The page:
Also, about 15 percent of the scientists involved in the cases GAO auditors looked at were born in 1970 or later, making them too young to have had a hand in Soviet-era WMD efforts.
"This is contrary to the original intent of the program, which was to reduce the proliferation risk posed by Soviet-era weapons scientists," government auditors wrote in the report (GAO-08-189).
Following the collapse of the Soviet Union in 1991, there was a growing concern that indigent but experienced former Soviet scientists could spread the knowledge necessary for nuclear, chemical or biological weapons programs.
To mitigate potential proliferation risks, the Energy Department in 1994 established the Initiatives for Proliferation Prevention to engage former Soviet scientists in nonmilitary work in the short term and in the longer term create sustainable private sector employment.
More than a decade later, however, the GAO report calls for the Energy Department to seriously re-evaluate the program and come up with a strategy to discontinue the efforts.
"DOE has not developed an exit strategy for the IPP program, even though officials from the Russian government, Russian and Ukrainian institutes, and U.S. companies raised questions about the continuing need for the program," government auditors write.
One senior Russian atomic official told GAO investigators that his nation's reinvigorated economy has pushed the program into irrelevance and that scientists there no longer pose a proliferation risk.
In fiscal 2007, Congress appropriated $28 million for the program. "Due to the serious nature of these finding, we recommend that DOE perform a comprehensive reassessment of the IPP program to help Congress determine whether to continue to fund the program," auditors wrote.
While agreeing with a number of the GAO recommendations, such as the call for more rigorous documentation to establish scientists' WMD background and better ways to measure the number of private sector jobs created, the Energy Department's National Nuclear Security Administration disagreed with the report's overall conclusion.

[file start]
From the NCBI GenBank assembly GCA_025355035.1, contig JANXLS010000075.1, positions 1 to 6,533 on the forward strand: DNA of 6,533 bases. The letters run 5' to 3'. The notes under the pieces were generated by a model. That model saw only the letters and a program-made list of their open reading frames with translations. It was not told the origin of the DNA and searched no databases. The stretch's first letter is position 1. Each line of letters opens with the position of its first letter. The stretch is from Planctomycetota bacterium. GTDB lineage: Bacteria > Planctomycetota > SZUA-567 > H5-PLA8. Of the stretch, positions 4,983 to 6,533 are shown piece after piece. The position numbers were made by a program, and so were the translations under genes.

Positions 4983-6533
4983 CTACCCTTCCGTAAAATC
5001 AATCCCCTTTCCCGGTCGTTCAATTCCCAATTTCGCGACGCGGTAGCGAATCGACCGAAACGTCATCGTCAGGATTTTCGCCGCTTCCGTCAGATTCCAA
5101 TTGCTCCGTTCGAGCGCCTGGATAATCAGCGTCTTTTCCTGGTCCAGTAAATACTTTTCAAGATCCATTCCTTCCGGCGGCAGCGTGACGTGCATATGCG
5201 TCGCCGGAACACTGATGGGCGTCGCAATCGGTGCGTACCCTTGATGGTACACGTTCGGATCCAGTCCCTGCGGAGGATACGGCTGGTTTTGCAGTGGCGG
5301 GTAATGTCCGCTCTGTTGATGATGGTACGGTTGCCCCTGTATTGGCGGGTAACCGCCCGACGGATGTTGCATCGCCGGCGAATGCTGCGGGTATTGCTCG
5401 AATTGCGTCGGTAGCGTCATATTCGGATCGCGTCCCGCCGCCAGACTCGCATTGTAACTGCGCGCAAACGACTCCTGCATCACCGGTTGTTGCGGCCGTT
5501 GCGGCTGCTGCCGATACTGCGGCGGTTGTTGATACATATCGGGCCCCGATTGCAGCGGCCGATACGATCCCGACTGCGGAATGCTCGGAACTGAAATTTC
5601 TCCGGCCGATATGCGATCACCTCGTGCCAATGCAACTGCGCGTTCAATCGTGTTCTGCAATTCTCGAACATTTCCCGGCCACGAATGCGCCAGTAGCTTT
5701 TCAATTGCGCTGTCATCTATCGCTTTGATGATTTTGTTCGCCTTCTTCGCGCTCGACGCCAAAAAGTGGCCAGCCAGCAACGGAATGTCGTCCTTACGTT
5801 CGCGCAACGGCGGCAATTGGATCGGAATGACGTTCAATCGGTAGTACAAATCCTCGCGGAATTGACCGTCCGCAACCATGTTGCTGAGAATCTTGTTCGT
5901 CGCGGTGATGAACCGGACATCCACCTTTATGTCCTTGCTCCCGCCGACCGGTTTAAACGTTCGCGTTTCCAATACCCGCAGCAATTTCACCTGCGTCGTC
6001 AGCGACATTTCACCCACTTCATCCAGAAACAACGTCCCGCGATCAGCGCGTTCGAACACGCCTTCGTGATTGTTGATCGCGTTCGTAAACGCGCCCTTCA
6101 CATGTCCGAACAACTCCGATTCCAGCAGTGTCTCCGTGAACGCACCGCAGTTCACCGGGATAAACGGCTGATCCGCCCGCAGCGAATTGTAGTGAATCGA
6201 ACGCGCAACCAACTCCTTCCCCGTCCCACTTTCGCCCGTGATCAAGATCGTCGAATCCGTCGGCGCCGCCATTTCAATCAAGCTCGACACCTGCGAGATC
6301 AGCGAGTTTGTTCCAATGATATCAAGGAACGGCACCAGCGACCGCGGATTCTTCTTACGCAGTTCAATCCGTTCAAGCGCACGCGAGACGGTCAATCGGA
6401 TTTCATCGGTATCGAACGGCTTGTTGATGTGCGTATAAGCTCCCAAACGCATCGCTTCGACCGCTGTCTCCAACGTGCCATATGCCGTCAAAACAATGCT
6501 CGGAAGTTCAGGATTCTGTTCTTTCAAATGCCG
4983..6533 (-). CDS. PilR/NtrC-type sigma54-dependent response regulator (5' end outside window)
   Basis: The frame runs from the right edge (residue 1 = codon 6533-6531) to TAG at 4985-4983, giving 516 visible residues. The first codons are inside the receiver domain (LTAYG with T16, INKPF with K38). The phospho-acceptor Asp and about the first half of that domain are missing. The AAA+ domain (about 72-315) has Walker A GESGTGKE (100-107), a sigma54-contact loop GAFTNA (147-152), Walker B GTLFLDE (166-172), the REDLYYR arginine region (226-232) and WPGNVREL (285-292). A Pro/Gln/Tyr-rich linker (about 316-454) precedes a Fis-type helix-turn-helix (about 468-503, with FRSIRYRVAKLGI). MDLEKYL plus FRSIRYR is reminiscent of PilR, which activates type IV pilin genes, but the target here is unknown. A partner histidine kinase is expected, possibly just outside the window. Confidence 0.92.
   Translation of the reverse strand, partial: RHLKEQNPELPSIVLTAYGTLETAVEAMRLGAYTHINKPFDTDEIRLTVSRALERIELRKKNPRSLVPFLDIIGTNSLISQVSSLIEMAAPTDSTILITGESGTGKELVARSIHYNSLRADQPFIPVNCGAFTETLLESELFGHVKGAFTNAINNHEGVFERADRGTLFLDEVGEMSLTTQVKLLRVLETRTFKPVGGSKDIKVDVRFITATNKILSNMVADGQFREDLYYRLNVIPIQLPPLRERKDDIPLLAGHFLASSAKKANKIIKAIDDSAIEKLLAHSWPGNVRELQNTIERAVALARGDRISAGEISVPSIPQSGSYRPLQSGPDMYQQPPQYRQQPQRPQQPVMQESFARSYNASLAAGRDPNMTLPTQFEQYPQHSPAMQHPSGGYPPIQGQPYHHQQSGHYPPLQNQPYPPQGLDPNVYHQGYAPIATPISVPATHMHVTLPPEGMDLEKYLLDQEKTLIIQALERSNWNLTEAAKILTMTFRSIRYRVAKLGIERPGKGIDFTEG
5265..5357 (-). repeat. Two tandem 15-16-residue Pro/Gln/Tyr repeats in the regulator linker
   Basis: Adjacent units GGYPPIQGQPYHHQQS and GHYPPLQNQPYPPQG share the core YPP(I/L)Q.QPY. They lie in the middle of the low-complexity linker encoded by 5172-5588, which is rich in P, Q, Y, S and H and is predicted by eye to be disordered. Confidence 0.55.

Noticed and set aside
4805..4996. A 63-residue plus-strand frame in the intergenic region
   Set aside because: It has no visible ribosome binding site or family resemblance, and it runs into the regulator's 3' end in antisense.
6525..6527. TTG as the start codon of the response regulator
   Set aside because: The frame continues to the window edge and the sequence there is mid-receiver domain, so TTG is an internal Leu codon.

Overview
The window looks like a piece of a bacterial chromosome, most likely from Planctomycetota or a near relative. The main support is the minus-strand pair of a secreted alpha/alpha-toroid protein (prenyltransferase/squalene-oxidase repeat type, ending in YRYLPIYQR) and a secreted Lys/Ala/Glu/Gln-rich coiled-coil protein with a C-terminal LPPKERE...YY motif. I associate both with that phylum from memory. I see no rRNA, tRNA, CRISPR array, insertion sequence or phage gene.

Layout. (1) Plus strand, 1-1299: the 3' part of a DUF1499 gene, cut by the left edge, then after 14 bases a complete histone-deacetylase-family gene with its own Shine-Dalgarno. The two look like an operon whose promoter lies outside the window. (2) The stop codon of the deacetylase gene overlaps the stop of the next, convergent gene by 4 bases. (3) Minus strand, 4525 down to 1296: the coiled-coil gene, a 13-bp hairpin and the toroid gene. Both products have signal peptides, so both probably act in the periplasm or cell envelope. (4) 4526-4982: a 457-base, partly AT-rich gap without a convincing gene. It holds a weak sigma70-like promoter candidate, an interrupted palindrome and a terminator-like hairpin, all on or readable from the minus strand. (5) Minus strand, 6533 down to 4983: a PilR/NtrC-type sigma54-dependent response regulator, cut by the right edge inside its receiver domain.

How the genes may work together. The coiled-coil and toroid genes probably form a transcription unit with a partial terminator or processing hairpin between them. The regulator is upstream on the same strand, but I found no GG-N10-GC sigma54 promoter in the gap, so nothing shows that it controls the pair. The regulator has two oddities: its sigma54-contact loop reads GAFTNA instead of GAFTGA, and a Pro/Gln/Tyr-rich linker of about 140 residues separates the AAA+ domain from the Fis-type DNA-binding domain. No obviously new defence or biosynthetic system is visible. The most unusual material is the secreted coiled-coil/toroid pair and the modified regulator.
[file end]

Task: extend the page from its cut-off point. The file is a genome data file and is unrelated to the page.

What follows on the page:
The administration, which oversees the programs, disputes the final GAO recommendation that the necessity of the program be reassessed, its associate administrator wrote in a letter drafted in response to the report.
As of April 2007, the Energy Department claimed to have engaged nearly 17,000 scientists in Russia and other countries, but the Government Accountability Office report points out that this includes both those with and without weapons-related experience.
In its analysis of 97 IPP projects involving roughly 6,500 scientists, auditors concluded that more than half did not claim to have any specific weapons-related background. Those scientists received 40 percent, or about $10 million, of funding for those projects.
Officials from 10 Russian and Ukrainian scientific institutes said the U.S. funding helps them attract and retain younger scientists who would have otherwise emigrated to the United States or western European nations, the Government Accountability Office reported.
Representative John Dingell (D-Mich.), chairman of the House Energy and Commerce Committee, told the Associated Press that the "GAO has raised troubling questions about whether a nonproliferation program has perversely funded a younger generation of (Russian) weapons scientists."
The Energy Department claims to have created more than 2,700 long-term private sector jobs, but those accomplishments also have been overstated, government auditors concluded. The figure is uncertain because the agency relies on "good-faith reporting form U.S. industry partners and foreign institutes" and does not independently verify the numbers, the report says.
GAO officials also found that 97 percent of the funds being spent on nonproliferation projects in Libya through May 2007 were actually being spent in domestic DOE laboratories to pay for project management and oversight. Statutory restrictions on the program limit the percentage of such spending to no more than 35 percent.